A data input line 320 into solid state relay arrangement 306 is coupled to clamp diodes 316 which, in turn, are coupled to power supply 310. Clamp diodes 310 are arranged to prevent high frequency transients from turning on solid state relay arrangement 306. Such clamp diodes 310, or external clamp diodes, to voltages that define a common mode window of the greatest bipolar signal prevent other line cards, i.e., line cards that are used in a platform with line card 300, from interfering with data input 320, as will be appreciated by those skilled in the art. In one embodiment, clamp diodes 316 include a clamp diode that is coupled to an approximately +3.6 V source and a clamp diode that is coupled to an approximately −3.6V source to effectively define a common mode window. It should be appreciated that although only a single data input line 320 is shown as being provided to solid state relay arrangement 306 within line card 300, more than one data input line is typically provided as input to solid state relay arrangement 306, with each data input line being coupled to its own clamp diodes.

Solid state relay arrangement 306, as previously mentioned, generally includes pairs of back-to-back FETs, as well as protection diodes and a charge pump. One embodiment of solid state relay arrangement 306 is illustrated in FIG. 4. FIG. 4 is a block diagram representation of a portion of a solid state relay arrangement in accordance with an embodiment. An N-channel FET 406 is driven by a driver 418 which is coupled to a charge pump 410. Charge pump 410 has a voltage 414 of approximately twice a control voltage.

FIG. 5 is a schematic representation of circuitry associated with one implementation of a protection scheme for a telecom wireline application that utilizes a solid state relay arrangement in accordance with an embodiment. A circuit 500 includes a solid state relay arrangement 504 which is arranged to effectively multiplex eight input lines 508 a-h into a single output line 512. Single output line 512 is generally coupled to an output port (not shown), or an input port line interface unit. Input line 508 a is coupled to a clamp diode 516 which is coupled to an approximately +3.6 Volt power line 528 of a power supply 524, and to a clamp diode 520 which is coupled to an approximately −3.6 Volt power line 532 of power supply 524. That is, input line 508 a is associated with a common mode window. Power supply 524 is coupled to a “board” supply 556 of approximately +3.3 Volts and to a “board” ground 552.

Although each input line 508 b-h is also coupled to clamp diodes, only clamp diodes 516, 520 associated with input line 508 a are shown for ease of illustration. Such clamp diodes such as clamp diodes 516, 520 are arranged to be effectively connected to a substantially maximum common mode window of approximately plus or minus four volts, e.g., approximately plus or minus 3.6 Volts.

Solid state relay arrangement 504 may generally include pairs of back-to-back FETs with protection diodes and a charge pump. An n-channel FET 536 is coupled between a ground 544 of power supply 524, or a positive rail, and solid state relay arrangement 504, while an n-channel FET 540 is coupled between approximately −3.6 Volt power line 532, or a negative rail, and solid state relay arrangement 504. Hence, solid state relay arrangement 504 is effectively used between ground 544 and approximately −3.6 Volt power line 532 to effectively pass a signal swing from between approximately −3.6 Volts and approximately +3.6 Volts. FETs 536, 540 serve as power isolation circuitry that isolates solid state relay arrangement 504 by reducing, or substantially eliminating, the leakage current to effective prevent solid state relay arrangement 504 from being biased on during a hot insertion.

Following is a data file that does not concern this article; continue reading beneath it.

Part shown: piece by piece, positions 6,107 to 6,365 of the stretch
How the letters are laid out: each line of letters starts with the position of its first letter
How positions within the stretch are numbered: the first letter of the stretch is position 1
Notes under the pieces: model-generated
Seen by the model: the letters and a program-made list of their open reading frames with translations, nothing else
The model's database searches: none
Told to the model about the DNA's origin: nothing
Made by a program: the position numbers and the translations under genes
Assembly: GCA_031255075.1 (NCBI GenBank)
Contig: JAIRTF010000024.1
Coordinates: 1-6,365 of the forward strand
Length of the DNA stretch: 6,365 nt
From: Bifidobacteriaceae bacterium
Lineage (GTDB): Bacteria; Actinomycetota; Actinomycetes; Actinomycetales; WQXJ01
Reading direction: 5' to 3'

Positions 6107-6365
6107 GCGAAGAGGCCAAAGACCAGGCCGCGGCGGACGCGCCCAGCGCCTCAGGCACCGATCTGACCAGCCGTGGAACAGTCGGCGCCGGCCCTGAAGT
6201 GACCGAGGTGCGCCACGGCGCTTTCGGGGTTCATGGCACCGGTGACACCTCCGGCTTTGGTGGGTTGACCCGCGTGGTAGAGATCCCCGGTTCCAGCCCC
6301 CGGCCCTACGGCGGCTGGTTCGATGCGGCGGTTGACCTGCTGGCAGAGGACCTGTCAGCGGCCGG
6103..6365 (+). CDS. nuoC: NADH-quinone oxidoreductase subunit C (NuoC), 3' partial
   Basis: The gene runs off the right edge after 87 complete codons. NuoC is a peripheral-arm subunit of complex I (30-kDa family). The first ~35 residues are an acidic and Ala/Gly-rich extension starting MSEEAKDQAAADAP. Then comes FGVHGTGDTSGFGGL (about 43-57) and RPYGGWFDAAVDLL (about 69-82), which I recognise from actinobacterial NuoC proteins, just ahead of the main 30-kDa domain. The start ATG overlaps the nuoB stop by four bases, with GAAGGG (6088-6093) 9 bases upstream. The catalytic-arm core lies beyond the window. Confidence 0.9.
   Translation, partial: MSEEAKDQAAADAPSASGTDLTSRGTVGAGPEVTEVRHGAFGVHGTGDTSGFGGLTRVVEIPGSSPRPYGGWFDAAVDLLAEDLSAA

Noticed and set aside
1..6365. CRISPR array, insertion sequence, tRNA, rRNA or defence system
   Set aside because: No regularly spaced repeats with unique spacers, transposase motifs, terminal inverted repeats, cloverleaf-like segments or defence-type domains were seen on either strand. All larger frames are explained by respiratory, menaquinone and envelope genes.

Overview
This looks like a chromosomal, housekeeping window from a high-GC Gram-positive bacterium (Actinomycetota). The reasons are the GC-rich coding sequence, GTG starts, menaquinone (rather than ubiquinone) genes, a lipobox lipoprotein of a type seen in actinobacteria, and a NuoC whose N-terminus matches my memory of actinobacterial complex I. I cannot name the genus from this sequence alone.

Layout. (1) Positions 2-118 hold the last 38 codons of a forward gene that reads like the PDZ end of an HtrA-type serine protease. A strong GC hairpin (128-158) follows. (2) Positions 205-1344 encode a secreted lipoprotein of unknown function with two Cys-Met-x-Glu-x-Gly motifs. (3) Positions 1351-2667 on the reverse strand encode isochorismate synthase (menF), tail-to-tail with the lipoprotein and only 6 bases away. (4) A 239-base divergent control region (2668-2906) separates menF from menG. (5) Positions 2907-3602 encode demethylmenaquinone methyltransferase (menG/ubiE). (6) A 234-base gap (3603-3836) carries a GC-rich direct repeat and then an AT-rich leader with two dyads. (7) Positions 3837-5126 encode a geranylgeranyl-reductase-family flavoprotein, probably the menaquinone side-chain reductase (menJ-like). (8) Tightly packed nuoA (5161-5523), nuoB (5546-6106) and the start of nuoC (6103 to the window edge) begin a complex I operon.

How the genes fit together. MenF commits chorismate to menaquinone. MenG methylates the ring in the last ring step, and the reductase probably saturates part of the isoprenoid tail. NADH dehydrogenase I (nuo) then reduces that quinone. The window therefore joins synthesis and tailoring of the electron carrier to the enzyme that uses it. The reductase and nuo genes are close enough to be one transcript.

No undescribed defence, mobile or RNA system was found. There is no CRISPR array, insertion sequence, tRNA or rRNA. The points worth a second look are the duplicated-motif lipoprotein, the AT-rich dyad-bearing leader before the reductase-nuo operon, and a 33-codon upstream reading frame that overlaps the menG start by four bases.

A comparator 548 is tied to approximately +3.6 Volt line 528 and to approximately −3.6 Volt line 532, and effectively compares the voltages, as for example during a power up process. In one embodiment, comparator 548, which serves as a voltage monitor chip, may be a microprocessor reset chip. Comparator 548 is arranged to turn on FET 536 and FET 540 at such time as a power up process is completed. When FET 536 and FET 540 are not turned on, leakage current is unable to turn on solid state relay arrangement 504. Once FET 536 and FET 540 are turned on by comparator 548, thereby enabling solid state relay arrangement 504 to function.

While FETs 536, 540, in cooperation with comparator 548, are effective in providing power isolation for solid state relay arrangement 504, other components may be used in lieu of FETs 536, 540 to provide power isolation. By way of example, a single DPDT EMR may be implemented as a part of a power isolation circuit that isolates a solid state relay arrangement. FIG. 6 is a schematic representation of circuitry associated with an implementation of a solid state relay arrangement with a DPDT EMR for power isolation within a protection scheme of a telecom wireline application in accordance with an embodiment. A circuit 600 includes a solid state relay arrangement 604 which is arranged to effectively multiplex eight input lines 608 a-h into a single output line 612. Although not shown for ease of illustrations, input lines 608 a-h are each coupled to a clamp diode which is associated with an approximately +3.6 Volt power line 628 of a power supply 624, and to a clamp diode which is coupled to an approximately −3.6 Volt power line 632 of power supply 624. By way of example, as shown, input line 608 a is substantially coupled to a clamp diode 616 and to a clamp diode 620. Power supply 624 is coupled to a “board” supply 656 of approximately +3.3 Volts and to a “board” ground 652.